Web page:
Taiwan's liberal president, Tsai Ing-wen, has been re-elected, and the island has once again confirmed its democratic character and difference from mainland China. Beijing sees Taiwan as a renegade province.
Chinese President Xi Jinping is a thorn in Taiwan's side, in terms of independence. He propagates the view that his country was not made for a Western-style democracy, but rather, based on its long history, is best suited to a communist system, with Chinese characteristics.
The 23 million Han Chinese on the island of Taiwan, who govern themselves democratically, don't fit into this picture. Xi has already threatened several times to take Taiwan by force, if necessary.
One country, two systems
Tsai won the recent election because she has courageously, and repeatedly, rejected these threats from Xi. It was in her favor that the Taiwanese have been viewing developments in Hong Kong with concern since last summer.
Alexander Görlach is a guest columnist for The New York Times, Swiss daily Neue Zürcher Zeitung and business magazine Wirtschaftswoche
There, the Communist Party's promise of "One country, two systems," which was given to the Hong Kong people when the colony was returned to China in 1997, has been broken several times. Under this catchy formula, a legally binding agreement was made that Hong Kong would retain its autonomy, by which I mean its democracy and independent judiciary, until the year 2047.
"One country, two systems" was originally invented by former leader Deng Xiaoping as a conciliatory formula for Taiwan: After the Maoists came to power, the defeated republican forces withdrew to Taiwan in 1949 with the aim of eventually recapturing the mainland. As is well known, nothing came of it.
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New charm offensive needed from China
"One country, two systems" is now off the table in both Hong Kong and Taiwan, and the Chinese leadership will have to come up with something new to win over the Chinese in these independent regions.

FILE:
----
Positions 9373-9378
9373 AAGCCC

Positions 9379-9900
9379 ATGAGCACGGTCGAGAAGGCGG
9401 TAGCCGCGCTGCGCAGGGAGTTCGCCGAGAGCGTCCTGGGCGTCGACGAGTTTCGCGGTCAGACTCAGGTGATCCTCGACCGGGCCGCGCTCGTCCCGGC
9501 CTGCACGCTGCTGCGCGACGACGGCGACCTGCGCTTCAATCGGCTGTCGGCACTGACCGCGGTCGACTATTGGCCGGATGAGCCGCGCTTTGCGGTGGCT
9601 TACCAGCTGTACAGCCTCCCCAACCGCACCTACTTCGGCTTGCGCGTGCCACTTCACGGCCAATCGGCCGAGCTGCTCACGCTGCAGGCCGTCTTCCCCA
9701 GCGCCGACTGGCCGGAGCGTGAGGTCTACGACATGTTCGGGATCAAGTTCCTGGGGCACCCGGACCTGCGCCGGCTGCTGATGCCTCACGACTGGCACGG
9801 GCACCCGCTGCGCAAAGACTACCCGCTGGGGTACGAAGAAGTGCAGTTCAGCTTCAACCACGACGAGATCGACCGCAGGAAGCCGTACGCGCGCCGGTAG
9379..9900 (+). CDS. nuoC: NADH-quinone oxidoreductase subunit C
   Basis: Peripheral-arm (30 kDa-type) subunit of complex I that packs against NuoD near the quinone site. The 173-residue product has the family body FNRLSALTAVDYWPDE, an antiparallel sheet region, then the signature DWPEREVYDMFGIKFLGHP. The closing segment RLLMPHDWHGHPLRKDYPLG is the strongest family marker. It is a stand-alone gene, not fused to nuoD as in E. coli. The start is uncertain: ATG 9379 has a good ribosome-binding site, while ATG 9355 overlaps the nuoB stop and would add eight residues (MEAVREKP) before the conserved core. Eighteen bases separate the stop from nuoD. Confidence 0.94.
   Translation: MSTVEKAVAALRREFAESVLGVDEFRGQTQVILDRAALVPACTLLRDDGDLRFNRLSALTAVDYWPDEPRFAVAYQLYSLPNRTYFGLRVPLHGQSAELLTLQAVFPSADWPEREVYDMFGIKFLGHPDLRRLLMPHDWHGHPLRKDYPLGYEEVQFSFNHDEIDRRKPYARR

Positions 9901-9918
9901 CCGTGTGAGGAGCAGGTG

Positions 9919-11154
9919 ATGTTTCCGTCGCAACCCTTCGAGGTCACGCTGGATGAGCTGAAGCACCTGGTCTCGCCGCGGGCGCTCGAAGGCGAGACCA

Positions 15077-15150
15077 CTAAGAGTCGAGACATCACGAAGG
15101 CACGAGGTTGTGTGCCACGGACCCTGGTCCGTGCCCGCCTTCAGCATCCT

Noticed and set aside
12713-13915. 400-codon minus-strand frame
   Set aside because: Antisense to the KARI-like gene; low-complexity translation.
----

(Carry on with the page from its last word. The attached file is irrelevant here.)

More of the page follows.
Tsai has, meanwhile, granted asylum to political refugees from Hong Kong. In her resolute fight for the island's liberal democracy, she was able to leave her opponent, the candidate of the pro-China Kuomintang Party, Han Kuo-yu, far behind. The People's Republic interfered in the election campaign in his favor and tried to influence the decision online.
For the moment, the fact remains that wherever people have the choice between his model and liberal democracy, they choose democracy. Elections will be held in Hong Kong in September. Already last autumn, Beijing's candidates suffered a bitter defeat in local elections. It's to be expected that Xi will not give in without a fight, neither in Hong Kong nor in Taiwan. 2020 may be the year of decisions.
Alexander Görlach is a senior fellow with the Carnegie Council for Ethics in International Affairs and a senior research associate at the Cambridge Institute on Religion & International Studies. He has also held a number of scholarly and advisory positions at Harvard University. He holds doctorate degrees in comparative religion and linguistics and is a guest columnist for several publications, including The New York Times, Swiss daily Neue Zürcher Zeitung and business magazine Wirtschaftswoche.